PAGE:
Happy New Year! January 1, 2018
No game drive this morning as we had a long journey to our next camp, Xakanaxa, in the Moremi Game Reserve.
Rains arrived at Mashatu during the night, accompanied by lots of thunder and lightning. It was as though Mother Nature decided to have a New Year’s Eve party with fireworks. We walked up to the main lounge carrying our umbrellas, only then wondering if we were actually carrying lighting rods. Vivi, the expedition coordinator, said that our flight would be delayed an hour. However, things cleared up and we managed to leave almost on time. We made a stop at Francistown to refuel, then a second stop in Maun to transfer to smaller airplanes. Ours was a six passenger plane made in Australia. Everyone had a window, allowing us to see the ground below.
Flying over the Okavango Delta, we could see salt flats that had developed after the waters subsided from their high levels. Much of the delta was under water about ten years ago, and many parts were inaccessible by land vehicle. Now, the vehicles and the animals can access more of the delta.
We landed in Xakanaxa (the x is pronounced like hk), then had a short ride to our camp, arriving there around 3:30. There was enough time to see our tented lodging, grab a snack and head out. Okavango is not the traditional delta that flows into a river, rather the water flows into the delta, then fans out. Some ocean water can flow in as well, which kills the trees that become surrounded by the water. The delta has several islands which were created from termite mounds.
The environment has changed significantly from one camp to the next. MalaMala was quite arid, with trees but very little vegetation on the ground. The wildlife was more elusive, with the exception of the impala. Mashatu had more flowers and trees, and there was more wildlife, including lots of impala. Xakanaxa is lush, much of it swampy with tall grasses, and the wildlife is abundant, with more birds and larger flocks of animals. Each of the camps has some of the same animals, especially impala, but some species are found at only one or two.
We have seen so many birds tonight – hornbills, storks, herons, geese, hoopoes, kites, eagles, ibis, vultures, and others that I can’t remember. We stopped at a lake that was surrounded by several different types of waterfowl. There were also two crocodiles in residence.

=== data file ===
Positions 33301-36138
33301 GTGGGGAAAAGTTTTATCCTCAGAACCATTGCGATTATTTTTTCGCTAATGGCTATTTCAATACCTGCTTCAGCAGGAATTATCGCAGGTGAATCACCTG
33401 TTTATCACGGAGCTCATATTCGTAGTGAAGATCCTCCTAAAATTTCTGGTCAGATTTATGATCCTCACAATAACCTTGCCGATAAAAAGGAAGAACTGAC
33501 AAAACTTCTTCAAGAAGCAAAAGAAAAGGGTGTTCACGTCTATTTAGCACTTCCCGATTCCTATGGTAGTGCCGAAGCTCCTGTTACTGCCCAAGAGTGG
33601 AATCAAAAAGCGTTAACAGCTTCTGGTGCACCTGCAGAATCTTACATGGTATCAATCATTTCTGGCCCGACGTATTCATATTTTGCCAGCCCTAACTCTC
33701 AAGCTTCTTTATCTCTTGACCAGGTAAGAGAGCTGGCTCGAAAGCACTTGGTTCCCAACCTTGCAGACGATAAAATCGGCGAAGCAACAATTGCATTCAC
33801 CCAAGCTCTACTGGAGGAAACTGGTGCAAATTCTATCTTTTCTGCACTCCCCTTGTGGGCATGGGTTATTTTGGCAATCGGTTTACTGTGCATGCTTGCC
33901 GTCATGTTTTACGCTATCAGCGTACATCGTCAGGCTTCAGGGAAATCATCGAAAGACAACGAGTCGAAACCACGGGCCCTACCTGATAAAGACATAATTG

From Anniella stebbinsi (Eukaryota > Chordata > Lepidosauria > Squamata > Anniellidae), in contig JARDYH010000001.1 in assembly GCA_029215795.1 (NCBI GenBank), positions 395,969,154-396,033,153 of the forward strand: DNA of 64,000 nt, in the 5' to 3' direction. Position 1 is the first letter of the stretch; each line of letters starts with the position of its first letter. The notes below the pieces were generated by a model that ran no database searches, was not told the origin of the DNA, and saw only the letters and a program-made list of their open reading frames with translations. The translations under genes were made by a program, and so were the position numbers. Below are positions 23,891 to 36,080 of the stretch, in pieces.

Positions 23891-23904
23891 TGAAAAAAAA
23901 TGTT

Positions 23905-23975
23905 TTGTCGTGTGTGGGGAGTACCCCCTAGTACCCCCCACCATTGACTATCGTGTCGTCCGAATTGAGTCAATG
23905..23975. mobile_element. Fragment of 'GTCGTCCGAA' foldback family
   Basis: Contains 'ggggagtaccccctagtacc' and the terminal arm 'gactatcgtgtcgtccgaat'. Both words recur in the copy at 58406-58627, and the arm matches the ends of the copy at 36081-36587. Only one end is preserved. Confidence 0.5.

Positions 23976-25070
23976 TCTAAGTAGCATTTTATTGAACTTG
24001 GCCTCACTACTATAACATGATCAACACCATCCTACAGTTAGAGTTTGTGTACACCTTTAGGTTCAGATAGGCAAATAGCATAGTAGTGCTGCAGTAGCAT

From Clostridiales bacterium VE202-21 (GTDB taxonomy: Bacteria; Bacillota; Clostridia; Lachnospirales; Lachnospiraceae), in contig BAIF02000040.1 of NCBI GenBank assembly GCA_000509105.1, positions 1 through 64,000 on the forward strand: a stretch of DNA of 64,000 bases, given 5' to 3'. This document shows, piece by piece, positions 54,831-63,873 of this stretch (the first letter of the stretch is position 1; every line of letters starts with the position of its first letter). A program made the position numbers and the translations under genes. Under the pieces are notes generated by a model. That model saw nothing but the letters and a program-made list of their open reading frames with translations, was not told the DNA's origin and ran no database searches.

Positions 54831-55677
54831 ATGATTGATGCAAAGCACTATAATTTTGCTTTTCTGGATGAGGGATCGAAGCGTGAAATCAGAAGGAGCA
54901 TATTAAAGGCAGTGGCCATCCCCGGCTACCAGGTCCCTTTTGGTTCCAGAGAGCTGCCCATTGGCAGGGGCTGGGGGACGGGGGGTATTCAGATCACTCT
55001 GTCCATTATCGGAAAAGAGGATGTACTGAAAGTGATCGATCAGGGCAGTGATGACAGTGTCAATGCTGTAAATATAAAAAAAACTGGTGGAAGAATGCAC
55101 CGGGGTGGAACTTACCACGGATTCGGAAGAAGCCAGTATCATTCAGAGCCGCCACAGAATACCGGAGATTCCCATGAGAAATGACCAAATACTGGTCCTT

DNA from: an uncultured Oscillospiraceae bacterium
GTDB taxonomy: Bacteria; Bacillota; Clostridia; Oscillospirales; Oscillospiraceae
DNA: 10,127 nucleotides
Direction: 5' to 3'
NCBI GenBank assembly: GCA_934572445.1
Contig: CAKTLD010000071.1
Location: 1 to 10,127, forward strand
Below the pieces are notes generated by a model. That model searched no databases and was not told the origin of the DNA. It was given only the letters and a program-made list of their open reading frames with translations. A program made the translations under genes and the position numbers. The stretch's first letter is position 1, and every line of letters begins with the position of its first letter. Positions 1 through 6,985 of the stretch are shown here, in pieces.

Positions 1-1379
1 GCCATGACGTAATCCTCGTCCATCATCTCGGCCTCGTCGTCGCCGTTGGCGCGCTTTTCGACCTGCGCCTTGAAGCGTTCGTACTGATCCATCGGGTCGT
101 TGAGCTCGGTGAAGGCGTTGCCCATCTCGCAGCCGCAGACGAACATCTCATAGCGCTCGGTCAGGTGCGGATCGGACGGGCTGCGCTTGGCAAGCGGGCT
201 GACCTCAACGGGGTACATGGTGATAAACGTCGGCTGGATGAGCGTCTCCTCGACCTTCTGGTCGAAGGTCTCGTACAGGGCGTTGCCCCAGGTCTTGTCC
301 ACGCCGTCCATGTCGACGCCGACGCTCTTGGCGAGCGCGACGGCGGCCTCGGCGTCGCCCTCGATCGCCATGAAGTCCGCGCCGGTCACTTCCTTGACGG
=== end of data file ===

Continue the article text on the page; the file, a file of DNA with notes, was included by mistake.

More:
Driving through the park, we, of course, saw lots of impala, including what I called a day care center. There were a couple of adult females keeping watch over a couple dozen very young impala.
We saw waterbucks, larger than those at MalaMala. Moremi is home to the red lechwe, an antelope that has a splayed hoof which allowing it to wade easily through the water, where it spends most of its time eating the tall grasses. The red lechwe is not a fast runner, but is a powerful swimmer, which helps protect it from predators.
There are also zebras here, but their coloring is different from the ones we saw in Mashatu. They seem to be smaller as well. We were fortunate to see some young zebras among the herds. We were also fortunate to witness several of the zebras straddle a termite mound to scratch their bellies.
There are many, many hippos here. In fact, there is a young hippo (dubbed Oscar by the staff) that regularly walks through the camp around 6pm. We stopped for “sundowners,” a break with drinks and snacks, along side a lake that had at least 15 hippos trying to beat the heat. I could sympathize – the temperatures can reach 100 degrees here. The hippos put on quite a show for us, grumbling, splashing water, yawning, and watching us watch them.
We were treated to another beautiful sunset, followed by a magnificent storm tonight. I wish I could capture the lightning on film. This is the beginning of the rainy season here in Moremi.